Social Media: Competition On and Off the Field
January 24, 2011
In a day and age when just about anything and everything regarding our favorite celebrities and professional athletes is accessible with a click of the mouse, it’s no wonder Twitter is at the center of all the buzz. The easy to use microblogging site has seen a huge increase in “verified” professional athlete accounts in the past year. The site Tweeting-Athletes.com categorizes the athletes using twitter by sport and team with a direct feed to each players’ tweets. We now know when they wake up, what video games they are “dominating” and how much they spent on their latest Bentley, or two. With this running commentary on the sporting world at everyone’s finger tips, of course we would see some controversy when it comes to the innate competition that these athletes seem to eat, sleep and tweet.
Back in September, David Price of the Tampa Bay Rays was ridiculed for speaking out on Twitter about the Ray’s lack of fan support. “Had a chance to clinch a post season spot tonight with about 10,000 fans in the stands… embarrassing” Fans and critics alike bashed Price on his “rude” statement, who later apologized writing “If I offended anyone I apologize I did not think it was gonna turn into this…” Price was right — who knew that one statement could cause such an adverse reaction. This was when the social media tool really caught my attention in a different light.
Fast forward to this past week’s NFL playoff “trash taking” fiasco. The Patriots and Jets went back and forth for days with “clever” instigations in press conferences and bold statements on twitter. It is the first time we, as spectators, have a more than direct insight into the thoughts, feelings and actions of these athletes on a minute to minute basis. Players were accused of abusing their 5th amendment rights in press conferences and on twitter. What could have once been seen as “private” personal thoughts in 180 characters or less, are now public statements permanently stamped into the the archives of Twitter.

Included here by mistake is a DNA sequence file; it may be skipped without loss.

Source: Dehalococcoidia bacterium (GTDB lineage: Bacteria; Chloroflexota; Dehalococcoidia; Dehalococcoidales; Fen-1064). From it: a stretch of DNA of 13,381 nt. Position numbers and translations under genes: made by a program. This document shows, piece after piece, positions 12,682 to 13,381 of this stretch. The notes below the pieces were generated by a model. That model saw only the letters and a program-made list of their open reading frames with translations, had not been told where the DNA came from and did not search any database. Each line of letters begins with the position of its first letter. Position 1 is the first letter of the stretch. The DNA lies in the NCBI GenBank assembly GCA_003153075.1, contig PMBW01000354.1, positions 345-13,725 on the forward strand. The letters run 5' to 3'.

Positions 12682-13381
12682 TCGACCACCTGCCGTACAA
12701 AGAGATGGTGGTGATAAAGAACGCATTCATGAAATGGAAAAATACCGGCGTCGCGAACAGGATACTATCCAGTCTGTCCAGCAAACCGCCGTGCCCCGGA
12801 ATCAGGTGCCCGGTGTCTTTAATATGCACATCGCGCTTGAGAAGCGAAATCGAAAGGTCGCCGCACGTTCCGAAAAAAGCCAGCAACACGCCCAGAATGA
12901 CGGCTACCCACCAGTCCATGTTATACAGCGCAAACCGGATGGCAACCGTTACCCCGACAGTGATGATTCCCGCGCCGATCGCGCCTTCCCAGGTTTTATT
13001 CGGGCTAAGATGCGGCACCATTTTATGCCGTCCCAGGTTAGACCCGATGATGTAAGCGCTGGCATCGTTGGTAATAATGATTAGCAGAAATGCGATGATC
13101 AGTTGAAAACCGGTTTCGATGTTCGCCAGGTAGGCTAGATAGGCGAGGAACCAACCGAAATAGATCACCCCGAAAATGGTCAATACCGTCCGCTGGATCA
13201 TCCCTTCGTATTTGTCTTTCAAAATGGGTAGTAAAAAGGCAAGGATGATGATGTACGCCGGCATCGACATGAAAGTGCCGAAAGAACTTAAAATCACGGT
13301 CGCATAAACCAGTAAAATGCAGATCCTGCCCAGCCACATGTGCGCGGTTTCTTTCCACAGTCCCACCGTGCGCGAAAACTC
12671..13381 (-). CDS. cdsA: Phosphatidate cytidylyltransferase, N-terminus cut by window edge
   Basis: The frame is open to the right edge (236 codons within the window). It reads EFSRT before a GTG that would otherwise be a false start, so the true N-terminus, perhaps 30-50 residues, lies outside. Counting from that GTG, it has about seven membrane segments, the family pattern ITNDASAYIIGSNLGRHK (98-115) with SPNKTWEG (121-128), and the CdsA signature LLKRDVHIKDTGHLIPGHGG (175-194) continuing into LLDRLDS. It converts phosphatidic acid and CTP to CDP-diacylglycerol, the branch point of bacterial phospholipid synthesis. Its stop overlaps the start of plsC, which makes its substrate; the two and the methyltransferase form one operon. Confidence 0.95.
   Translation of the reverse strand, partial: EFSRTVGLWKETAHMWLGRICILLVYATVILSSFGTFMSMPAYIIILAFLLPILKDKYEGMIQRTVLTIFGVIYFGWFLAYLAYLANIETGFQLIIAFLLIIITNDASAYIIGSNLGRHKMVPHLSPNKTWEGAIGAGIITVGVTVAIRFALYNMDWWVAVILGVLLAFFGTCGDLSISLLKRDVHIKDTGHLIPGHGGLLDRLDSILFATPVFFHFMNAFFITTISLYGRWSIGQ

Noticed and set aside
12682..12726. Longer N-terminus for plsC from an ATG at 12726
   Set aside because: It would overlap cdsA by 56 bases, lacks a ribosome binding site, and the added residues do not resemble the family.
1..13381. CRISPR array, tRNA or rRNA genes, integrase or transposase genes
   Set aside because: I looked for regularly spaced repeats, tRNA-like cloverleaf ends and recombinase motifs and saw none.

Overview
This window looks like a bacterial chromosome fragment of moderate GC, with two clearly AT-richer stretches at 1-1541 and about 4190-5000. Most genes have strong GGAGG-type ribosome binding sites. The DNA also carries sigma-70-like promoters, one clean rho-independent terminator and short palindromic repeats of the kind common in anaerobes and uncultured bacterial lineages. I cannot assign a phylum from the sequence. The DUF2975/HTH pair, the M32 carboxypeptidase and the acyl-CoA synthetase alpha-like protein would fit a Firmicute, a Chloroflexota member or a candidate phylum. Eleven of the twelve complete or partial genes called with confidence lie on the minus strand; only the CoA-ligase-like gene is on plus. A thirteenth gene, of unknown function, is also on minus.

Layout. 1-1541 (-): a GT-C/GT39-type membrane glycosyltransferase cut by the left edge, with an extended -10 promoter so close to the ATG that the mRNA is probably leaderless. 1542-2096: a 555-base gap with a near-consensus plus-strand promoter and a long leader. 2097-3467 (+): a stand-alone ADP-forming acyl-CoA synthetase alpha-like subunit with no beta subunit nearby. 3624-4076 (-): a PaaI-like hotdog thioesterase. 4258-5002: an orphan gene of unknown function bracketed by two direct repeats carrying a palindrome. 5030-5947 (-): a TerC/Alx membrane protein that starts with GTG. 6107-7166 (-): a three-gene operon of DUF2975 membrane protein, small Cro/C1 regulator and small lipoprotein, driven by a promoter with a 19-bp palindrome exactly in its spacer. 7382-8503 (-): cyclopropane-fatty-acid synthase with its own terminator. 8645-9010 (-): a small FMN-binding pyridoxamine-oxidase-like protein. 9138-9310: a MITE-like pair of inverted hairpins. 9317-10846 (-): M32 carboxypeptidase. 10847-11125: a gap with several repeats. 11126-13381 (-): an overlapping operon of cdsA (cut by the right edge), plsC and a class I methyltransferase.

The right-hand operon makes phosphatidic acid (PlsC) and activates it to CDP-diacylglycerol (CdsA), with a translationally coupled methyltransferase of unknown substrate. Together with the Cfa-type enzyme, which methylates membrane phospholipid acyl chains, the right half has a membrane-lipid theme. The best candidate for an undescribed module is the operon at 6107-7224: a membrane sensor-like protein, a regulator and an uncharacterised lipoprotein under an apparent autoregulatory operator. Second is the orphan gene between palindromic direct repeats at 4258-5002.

Twitter has been seen as a distraction for many athletes. The NFL has been known to fine players for using electronics near game time out of fear of cheating. NFL player Chad Ochocinco was fined $25,000 for tweeting too close to the start and finish of a game. Shaquille O’Neil even tweeted during halftime while playing for the Suns… thankfully the Suns won that game. Boise State’s head football coach Chris Peterson banned his team from using Twitter during their latest season. “It’s just a distraction that we don’t really need to have right now. There’s plenty of time in their lifetime for Twitter” Peterson said. Much of Peterson’s concern revolved around his team and their relationship with the press. Many times collegiate coaches keep certain players, often freshman, from talking to the media all year. Twitter has blurred the lines of public statements into a more casual “from-the-couch” press conference.
Coaches, such as Jet’s coach Rex Ryan, have come into press conferences unaware of the comments “tweeted” minutes before by his players and are already on-deck questions from reporters. Coaches are also concerned with spending weeks and months working on formations and plays just to have players reveal these intentions in their comments on Twitter. Even though Twitter has not lead to any consequences like that of the fine for a helmet-to-helmet hit, it still unknown how the site will effect the future of professional sports, on and off the field. I mean let’s face it, we all saw how Wes Welker’s comments in a press conference probably cost New England the Super Bowl.